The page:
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When users create their own networks to access corporate data on their mobile devices, they also create security problems for IT.
An offshoot of the bring your own device trend, bring your own network refers to when users provision their own network services for Internet access, workgroup communications and information sharing, printer sharing and other functions.
Bring your own network (BYON) implementations are generally built around a residential-class Wi-Fi router, with backhaul implemented via an authorized connection to an existing wired network or a wide area wireless connection. Many wireless routers support USB cellular modems, making BYON simple and cost-effective.
BYON eliminates the need for IT to provision access for certain authorized workgroups seeking isolation -- typically contractors, field auditors and special projects that management has determined will benefit from being separated from mainstream network activity.
Many view BYON as just another example of IT consumerization. Given the performance and power of consumer-grade devices today, with little to no compromise in function, performance or mission, BYON can indeed provision network services equal to those otherwise available on the big network.
At first glance, there's really nothing unusual going on. BYOD is now firmly established as a valid, if not the preferred, mobile device provisioning methodology. Many professionals, such as plumbers, carpenters, network analysts and consultants, always bring their own tools to the job site. Isn't the network just like any other tool?
But it's not unreasonable to view the network differently, primarily due to one insoluble challenge facing all IT shops everywhere: security.
Sanctioned BYON activity must comply with organizational security policies on authentication, authorization, encryption and identity management. Given the isolation inherent in BYON, however, the potential for unauthorized exposure of sensitive information is usually reduced -- one of the primary justifications for authorized BYON.
IT must treat unsanctioned BYON like any other potential compromise to Wi-Fi network security and address it as soon as possible.
A number of organizations have grappled with stealth BYON activities over the years, with users cleverly bypassing IT, only to be caught when IT used a Wi-Fi discovery tool, spectrum analyzer or similar capability to stumble upon the self-provisioned network -- often on an unrelated mission. This type of activity is probably more common today than most IT managers assume; after all, with Wi-Fi so readily available, why would anyone use BYON for normal, day-to-day activities?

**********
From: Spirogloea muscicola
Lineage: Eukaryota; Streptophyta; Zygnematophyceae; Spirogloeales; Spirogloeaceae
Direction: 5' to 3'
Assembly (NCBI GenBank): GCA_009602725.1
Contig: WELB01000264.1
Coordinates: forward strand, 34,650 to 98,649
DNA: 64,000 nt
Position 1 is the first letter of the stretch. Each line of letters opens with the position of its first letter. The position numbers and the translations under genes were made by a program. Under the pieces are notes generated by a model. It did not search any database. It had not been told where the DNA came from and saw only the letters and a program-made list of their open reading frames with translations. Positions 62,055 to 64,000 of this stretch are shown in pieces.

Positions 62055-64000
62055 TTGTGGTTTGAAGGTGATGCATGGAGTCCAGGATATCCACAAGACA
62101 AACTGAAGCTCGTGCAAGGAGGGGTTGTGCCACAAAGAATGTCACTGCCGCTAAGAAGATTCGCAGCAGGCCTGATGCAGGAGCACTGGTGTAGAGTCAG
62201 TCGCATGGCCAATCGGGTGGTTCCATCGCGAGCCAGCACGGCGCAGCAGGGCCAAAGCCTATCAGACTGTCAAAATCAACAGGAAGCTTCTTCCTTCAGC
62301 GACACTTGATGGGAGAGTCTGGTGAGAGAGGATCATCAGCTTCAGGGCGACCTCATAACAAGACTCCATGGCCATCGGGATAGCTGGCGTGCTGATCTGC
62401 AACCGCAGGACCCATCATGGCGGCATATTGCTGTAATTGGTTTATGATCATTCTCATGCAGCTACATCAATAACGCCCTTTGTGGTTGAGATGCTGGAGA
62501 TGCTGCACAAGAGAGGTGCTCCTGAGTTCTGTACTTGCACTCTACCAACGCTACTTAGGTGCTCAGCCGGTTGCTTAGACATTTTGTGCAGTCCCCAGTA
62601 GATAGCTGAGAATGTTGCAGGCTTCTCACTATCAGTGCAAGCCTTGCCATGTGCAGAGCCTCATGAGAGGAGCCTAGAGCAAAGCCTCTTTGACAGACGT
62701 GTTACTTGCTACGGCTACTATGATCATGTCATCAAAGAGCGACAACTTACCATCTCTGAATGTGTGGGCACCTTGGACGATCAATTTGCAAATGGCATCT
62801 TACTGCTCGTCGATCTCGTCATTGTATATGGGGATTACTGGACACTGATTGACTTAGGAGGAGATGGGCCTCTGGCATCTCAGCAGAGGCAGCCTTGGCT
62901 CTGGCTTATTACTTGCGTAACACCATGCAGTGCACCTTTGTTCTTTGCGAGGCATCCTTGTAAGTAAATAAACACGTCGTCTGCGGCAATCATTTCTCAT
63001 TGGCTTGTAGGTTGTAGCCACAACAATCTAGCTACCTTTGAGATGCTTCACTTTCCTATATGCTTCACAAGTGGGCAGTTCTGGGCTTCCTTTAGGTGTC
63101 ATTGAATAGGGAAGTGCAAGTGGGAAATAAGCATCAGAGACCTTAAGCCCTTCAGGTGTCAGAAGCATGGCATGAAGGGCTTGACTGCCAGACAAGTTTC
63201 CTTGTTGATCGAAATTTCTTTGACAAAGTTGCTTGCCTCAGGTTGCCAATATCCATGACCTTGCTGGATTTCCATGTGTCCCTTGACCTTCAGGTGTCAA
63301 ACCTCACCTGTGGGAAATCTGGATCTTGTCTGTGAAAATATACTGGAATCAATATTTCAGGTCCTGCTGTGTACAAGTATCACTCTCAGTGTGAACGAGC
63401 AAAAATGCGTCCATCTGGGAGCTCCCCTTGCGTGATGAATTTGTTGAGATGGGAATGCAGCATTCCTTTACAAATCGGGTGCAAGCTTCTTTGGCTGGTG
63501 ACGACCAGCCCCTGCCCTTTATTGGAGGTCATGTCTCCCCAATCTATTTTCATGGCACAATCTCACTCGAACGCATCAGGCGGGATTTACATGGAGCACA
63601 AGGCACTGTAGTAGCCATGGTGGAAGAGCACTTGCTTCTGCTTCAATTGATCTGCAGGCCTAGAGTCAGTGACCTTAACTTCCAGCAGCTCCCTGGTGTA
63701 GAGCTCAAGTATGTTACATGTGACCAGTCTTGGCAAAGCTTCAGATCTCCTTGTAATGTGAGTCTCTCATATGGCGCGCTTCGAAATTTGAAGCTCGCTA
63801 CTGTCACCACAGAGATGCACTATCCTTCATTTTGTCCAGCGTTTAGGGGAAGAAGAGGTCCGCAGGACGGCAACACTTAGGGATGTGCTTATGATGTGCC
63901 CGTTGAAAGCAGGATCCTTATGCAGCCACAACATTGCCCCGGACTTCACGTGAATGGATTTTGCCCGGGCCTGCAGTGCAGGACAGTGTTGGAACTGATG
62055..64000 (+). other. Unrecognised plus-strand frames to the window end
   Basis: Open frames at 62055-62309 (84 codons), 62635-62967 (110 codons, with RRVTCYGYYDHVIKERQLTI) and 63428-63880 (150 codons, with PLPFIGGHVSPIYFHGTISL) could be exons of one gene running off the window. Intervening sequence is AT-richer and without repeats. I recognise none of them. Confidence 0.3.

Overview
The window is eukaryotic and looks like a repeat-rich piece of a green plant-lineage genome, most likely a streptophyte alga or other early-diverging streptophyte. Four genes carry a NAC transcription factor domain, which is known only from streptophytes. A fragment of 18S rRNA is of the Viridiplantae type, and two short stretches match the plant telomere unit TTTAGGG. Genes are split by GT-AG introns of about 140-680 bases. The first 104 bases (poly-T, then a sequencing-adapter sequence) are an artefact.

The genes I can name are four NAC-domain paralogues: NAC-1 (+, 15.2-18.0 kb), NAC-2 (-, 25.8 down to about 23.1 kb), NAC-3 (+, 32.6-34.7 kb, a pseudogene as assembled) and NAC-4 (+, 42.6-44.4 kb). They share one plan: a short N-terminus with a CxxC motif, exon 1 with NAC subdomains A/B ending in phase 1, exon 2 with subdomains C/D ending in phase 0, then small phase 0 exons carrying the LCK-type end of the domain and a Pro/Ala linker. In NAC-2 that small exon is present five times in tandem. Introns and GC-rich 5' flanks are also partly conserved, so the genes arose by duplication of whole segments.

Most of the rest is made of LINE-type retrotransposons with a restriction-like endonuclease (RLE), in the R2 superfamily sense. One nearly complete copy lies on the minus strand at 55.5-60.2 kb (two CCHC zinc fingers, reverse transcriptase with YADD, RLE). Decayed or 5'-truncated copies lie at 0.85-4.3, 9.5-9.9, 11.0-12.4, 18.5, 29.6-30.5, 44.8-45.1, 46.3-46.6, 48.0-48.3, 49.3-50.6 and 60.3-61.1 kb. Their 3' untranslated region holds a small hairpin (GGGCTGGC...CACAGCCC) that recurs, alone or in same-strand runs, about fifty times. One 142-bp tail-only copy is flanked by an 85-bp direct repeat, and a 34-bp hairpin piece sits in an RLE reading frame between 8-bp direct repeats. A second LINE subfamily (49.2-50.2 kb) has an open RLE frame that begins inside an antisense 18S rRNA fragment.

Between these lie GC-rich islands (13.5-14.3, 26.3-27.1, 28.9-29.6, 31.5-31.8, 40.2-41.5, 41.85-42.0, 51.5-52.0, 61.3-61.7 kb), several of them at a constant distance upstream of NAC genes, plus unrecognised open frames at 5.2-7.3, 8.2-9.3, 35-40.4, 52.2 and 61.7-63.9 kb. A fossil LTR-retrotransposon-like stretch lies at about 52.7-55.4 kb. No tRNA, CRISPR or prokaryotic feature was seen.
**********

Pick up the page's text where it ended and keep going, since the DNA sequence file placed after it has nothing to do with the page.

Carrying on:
But BYON users can conduct activities that compromise sensitive information, so wireless network monitoring and assurance activities must remain a component of network operations. BYON users can be innocent employees simply seeking higher performance, greater control or overall portability without needing to reconfigure their personal network access based on location. But such activity can also be misguided. Therefore, IT organizations must always be on the lookout for any activity that might compromise Wi-Fi network security.
How IT should handle BYON
The following steps are essential:
Enacting security policies: All staff should be required to sign an agreement that they will not bypass provisioned IT services without express permission. There must also be regular reinforcement of the terms and value of the organizational security policy.
Monitoring: It can be very difficult to detect BYON based entirely on wired technologies, so regular network traffic analysis is essential. IT can use wireless network security tools and systems to catch wireless activity -- radio interference can be a major clue that unauthorized BYON is active -- and inexpensive spectrum analyzers for cellular traffic are also available. Regular physical inspections are essential regardless, because information thieves have little regard for policy.
Authorizing access: Once IT has authorized BYON, it should only provision its own implementations; this ensures they meet IT and organizational standards and policies and provides end users help and support. And, of course, IT should treat anyone seeking to avoid that help and support with just a little bit of suspicion.
Bring your own device guide for CIOs
Six BYOD policy questions
How to strengthen BYOD security